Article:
Mindfulness Living in the moment keeps you centered and away from the “what if’s” and “why not’s”. Mindfulness is about staying in touch with your own experience moment to moment in an accepting way. It is a practice that is helpful to control thoughts that have a life of their own. Using these concepts may be helpful if you find yourself triggered and overwhelmed. Mindfulness Concepts:
1. Observing -‐ Pay attention to yourself, your environment and others around you. When observing, the trick is to just notice things, like “I notice I’m thinking about the future.” Or “I notice my pulse is faster as I’m talking with my mother.” 2. Describe – Now put words to the things you observe. You can describe simple things like washing the dishes or going for a walk. Describe all the details you see and the actions you are doing. 3. Participate – Allow yourself to be completely immersed in the activity, allowing yourself to forget everything else. Managing Thoughts: Sometimes our worst enemy is our minds and what we think about and tell ourselves. Thoughts are just thoughts! They are not you. Here are some helpful suggestions when you are struggling with painful thoughts. (From: Get out of Your Mind and Into Your Life, Steven c. Hayes, Ph.D) 1. Label your thoughts – Call out loud exactly what you are doing, rather than just thinking the thought. You are “having” the thought. For example, if you are thinking that you are unworthy of love, instead of saying, “I am unlovable”, add a label to the event of thinking: “I am having a thought that I’m unlovable.” Try it this way: • I am having the thought that…… • I am having the feeling that….. • I am having the memory that…. This allows you to put distance between the thought and you. The thought is not you!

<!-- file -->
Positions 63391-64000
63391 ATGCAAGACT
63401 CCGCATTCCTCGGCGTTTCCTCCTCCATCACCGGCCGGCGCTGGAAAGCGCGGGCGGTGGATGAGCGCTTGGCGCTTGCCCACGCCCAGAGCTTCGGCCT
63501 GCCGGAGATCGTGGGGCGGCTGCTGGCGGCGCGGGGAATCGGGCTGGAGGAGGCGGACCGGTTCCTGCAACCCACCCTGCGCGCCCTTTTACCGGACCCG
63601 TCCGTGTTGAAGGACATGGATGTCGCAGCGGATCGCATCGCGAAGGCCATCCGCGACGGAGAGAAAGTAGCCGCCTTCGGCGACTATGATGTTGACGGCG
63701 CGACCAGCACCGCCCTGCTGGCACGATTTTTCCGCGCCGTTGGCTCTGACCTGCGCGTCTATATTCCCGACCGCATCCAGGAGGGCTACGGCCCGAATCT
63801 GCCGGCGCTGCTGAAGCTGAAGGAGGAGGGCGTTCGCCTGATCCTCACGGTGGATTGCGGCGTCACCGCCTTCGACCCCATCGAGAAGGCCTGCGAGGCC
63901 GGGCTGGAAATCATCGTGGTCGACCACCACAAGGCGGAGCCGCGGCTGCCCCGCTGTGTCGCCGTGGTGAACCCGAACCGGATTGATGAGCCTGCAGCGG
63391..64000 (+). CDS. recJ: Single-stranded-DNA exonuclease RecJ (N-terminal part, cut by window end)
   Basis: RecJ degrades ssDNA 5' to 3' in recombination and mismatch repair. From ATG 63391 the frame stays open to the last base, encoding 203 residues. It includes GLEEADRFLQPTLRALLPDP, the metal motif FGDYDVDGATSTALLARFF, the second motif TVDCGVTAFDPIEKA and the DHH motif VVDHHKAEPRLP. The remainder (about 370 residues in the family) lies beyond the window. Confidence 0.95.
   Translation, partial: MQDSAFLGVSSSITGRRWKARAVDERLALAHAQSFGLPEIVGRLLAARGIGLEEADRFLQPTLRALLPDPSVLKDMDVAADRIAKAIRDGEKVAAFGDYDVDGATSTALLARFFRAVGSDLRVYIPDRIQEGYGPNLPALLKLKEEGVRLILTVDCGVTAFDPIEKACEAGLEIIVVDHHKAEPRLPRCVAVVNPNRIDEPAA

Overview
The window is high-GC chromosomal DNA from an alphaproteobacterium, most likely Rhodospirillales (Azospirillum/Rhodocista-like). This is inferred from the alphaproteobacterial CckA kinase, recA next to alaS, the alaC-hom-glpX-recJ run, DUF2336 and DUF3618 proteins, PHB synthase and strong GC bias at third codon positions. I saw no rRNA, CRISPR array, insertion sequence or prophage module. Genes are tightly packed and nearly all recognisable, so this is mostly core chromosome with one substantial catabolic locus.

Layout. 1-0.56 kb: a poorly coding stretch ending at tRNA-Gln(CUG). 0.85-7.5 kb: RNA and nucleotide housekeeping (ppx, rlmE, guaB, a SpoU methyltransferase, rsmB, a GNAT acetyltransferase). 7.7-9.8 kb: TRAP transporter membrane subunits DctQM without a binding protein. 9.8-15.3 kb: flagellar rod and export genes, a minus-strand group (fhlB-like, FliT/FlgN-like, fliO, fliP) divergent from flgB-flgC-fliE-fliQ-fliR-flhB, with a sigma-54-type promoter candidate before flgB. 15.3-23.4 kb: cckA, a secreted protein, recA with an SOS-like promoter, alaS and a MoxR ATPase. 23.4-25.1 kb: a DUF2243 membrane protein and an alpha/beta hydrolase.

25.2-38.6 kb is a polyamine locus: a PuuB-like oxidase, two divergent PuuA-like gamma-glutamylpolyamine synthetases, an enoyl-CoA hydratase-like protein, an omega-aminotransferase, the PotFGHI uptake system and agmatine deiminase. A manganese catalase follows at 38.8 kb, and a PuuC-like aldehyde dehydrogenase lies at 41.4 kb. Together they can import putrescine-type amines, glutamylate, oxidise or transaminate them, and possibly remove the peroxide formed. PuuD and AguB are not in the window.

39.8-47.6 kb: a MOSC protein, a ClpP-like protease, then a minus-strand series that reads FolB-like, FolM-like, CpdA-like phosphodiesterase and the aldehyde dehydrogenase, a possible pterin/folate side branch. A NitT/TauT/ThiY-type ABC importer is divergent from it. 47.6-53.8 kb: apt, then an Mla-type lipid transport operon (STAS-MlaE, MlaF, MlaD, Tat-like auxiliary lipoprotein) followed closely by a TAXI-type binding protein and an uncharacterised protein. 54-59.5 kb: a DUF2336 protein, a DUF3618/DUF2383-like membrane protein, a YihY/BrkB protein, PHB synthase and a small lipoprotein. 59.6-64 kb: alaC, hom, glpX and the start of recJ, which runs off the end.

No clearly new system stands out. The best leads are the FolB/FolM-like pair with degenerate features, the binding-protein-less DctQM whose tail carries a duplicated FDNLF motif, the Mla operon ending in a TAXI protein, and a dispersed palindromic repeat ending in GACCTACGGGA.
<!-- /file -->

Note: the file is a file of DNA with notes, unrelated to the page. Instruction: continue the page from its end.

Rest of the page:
www.dbtselfhlep.com; Get out of Your Mind and Into Your Life, (2005) Steven C. Hayes Dialectical Behavior Therapy Training, 2012